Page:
Costly odyssey for cancer care in war-torn Sudan

Costly odyssey for cancer care in war-torn Sudan

Doctors in eastern Sudan say Mohammed al-Juneid’s wife, displaced and diagnosed with cancer, needs treatment elsewhere in the war-torn country. But the road is long and dangerous, and the journey expensive.

“Even if we make it to Meroe in the north, who knows how long we’ll have to wait until it’s her turn,” the 65-year-old told AFP in Gedaref, where he and his wife have sought safety from the country’s raging war.

Since April 2023, fighting between the army and the paramilitary Rapid Support Forces has shattered Sudan’s already fragile healthcare system.

Fewer than 30 percent of hospitals remain functional, “and even so at a minimal level”, according to the World Health Organization (WHO).

For tens of thousands of patients with chronic illnesses, that has meant embarking on long, dangerous odysseys across front lines, often just to reach an overwhelmed and under-equipped healthcare facility.

Many have flocked to Gedaref in the east, where more than half a million people fled to escape the fighting.

In its single oncology facility — one of the country’s last — women draped in colourful traditional veils lie on beds, chemotherapy needles in their arms.

Among them is Juneid’s wife, who used to undergo radiation therapy at Wad Madani hospital in central Sudan before “it closed because of the war”, her husband said.

“Now the doctors say she needs radiation again, which is only available at Meroe hospital” — a 900-kilometre (560-mile) drive that is actually far longer if you want to avoid the fighters on the way.

The couple found a driver who agreed to take them on the bumpy, checkpoint-marked road. He would do it for $4,000 — a small fortune that Juneid cannot afford.

– 40,000 lives at risk –

Lying on a nearby bed, schoolteacher Fatheya Mohammed said her cancer had become more aggressive “since the war began”.

“They give me chemo injections here,” she told AFP. But at bare minimum, she needs CT scans that are “only available in Kassala”, 200 kilometres (125 miles) to the northeast.

That might as well be half a world away. Over the past year, Mohammed has received only three months of her government salary, and can’t afford to go anywhere.

Sudan, one of the world’s poorest countries even before the war, already had an under-funded and overwhelmed healthcare system before the war dealt the final blow.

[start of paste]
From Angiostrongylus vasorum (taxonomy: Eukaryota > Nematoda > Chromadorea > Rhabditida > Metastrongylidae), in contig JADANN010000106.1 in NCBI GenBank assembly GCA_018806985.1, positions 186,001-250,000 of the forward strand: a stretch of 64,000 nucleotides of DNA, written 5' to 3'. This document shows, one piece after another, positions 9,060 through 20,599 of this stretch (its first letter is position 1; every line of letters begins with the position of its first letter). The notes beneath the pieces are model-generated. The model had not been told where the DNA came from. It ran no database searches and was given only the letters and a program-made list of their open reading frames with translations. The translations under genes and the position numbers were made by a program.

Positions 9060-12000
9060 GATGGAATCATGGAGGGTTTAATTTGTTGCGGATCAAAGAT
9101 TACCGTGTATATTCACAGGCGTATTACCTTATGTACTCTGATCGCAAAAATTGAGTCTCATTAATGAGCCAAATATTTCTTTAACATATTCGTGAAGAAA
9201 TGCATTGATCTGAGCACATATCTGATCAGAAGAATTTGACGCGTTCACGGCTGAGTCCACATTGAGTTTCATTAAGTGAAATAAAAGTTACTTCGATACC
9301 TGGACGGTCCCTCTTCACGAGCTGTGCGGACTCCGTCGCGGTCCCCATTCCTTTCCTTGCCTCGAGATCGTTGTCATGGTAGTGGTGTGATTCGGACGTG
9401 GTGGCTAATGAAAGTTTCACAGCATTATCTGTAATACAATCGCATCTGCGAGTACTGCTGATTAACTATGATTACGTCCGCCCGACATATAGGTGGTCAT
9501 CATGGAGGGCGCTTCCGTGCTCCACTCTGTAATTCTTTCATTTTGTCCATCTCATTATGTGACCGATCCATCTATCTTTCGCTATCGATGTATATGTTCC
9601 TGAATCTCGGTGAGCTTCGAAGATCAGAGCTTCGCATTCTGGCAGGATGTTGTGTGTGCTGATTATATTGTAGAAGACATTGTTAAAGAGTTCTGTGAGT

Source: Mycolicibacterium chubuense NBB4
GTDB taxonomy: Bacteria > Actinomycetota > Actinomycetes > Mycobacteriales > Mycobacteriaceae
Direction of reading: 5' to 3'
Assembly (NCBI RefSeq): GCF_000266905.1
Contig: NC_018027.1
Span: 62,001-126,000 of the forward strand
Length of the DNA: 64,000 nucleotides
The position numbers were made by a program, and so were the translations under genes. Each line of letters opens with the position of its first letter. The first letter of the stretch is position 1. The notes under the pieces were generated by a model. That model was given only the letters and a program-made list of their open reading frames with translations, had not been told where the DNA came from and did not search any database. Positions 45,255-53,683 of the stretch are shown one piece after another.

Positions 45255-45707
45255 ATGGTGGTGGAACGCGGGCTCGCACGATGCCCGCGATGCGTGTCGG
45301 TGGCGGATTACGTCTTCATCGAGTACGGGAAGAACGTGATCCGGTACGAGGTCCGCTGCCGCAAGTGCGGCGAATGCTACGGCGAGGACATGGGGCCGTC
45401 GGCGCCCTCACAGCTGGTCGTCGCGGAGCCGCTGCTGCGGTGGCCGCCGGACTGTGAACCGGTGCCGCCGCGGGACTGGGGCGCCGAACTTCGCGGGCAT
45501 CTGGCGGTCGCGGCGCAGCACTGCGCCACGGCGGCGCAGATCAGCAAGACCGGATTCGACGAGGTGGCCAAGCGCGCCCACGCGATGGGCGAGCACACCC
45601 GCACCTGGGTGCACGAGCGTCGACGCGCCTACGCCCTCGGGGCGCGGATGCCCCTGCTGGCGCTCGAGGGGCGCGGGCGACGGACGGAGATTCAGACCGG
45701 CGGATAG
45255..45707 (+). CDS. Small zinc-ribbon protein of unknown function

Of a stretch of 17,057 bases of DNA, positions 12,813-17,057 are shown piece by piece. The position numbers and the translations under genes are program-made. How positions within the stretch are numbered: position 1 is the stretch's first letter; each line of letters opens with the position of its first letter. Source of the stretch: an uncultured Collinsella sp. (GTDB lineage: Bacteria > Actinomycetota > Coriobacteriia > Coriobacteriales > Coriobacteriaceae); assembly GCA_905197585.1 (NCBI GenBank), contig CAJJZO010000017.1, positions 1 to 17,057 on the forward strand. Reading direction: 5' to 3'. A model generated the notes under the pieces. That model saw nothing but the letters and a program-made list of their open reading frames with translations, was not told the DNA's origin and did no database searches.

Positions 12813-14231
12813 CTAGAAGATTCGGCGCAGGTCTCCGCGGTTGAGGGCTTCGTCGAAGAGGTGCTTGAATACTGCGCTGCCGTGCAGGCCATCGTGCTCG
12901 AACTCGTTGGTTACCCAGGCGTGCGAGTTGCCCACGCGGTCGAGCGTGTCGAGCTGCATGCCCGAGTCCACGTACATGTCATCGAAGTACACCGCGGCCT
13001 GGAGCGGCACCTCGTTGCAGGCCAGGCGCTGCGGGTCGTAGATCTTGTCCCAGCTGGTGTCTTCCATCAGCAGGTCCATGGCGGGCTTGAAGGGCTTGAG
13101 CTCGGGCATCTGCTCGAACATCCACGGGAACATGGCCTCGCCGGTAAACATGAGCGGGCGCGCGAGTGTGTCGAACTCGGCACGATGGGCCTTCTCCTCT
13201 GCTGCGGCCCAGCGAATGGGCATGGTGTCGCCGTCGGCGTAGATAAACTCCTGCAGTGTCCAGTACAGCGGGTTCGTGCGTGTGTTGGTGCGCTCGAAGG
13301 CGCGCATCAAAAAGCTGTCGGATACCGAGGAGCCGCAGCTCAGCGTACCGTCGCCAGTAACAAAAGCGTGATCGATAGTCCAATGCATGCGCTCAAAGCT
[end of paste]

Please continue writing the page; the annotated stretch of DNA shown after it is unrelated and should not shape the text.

Its two main oncology centres — in the capital Khartoum and just south in Wad Madani — have closed.

Smaller facilities, like the 27-bed East Oncology Hospital in Gedaref, have been overwhelmed by the influx.

In 2023 “we took in around 900 new patients”, the centre’s director Motassem Morsi told AFP — up from their annual patient load of “around 300 to 400”.

In the first three months of 2024 alone “we’ve taken in 366 patients”, he said.

Of Sudan’s 15 oncology centres, only the one in Meroe still offers radiation therapy, an October article published in the online medical journal ecancermedicalscience confirmed.

The costs associated with treatment, transportation and accommodation are out of reach for many, “forcing them to confront their impending death without proper care”, wrote the authors, four doctors in Sudanese and Canadian hospitals.

“The limited access to oncology services during the current war endangers the lives of more than 40,000 Sudanese cancer patients,” they concluded.

– ‘Excruciating pain’ –

Even if terminal patients were to accept their fate — at the hands of both disease and the war’s devastation — there is no respite from their daily physical agony.

Dire shortages of medicines, including painkillers, mean patients must “endure excruciating pain without recourse”, the authors wrote.

According to the WHO, “about 65 percent of the Sudanese population lack access to health care” entirely, in a country where upwards of 10 million people have been forced to flee their homes.

Shuttered hospitals and dire shortages place a “significant strain on and risks overwhelming the remaining facilities due to the influx of people seeking care”, the WHO has warned.

In Meroe, the last hope for patients in need of radiation treatment, the nightmare has come true.

“We have two radiation machines that work 24 hours a day,” a doctor at the Eldaman Oncology Centre told AFP over the phone, requesting anonymity because he was not authorised to speak to the media.

“If one of them goes down, even just for maintenance, it causes an even bigger backlog of patients,” he said, exhaustion clear in his voice.

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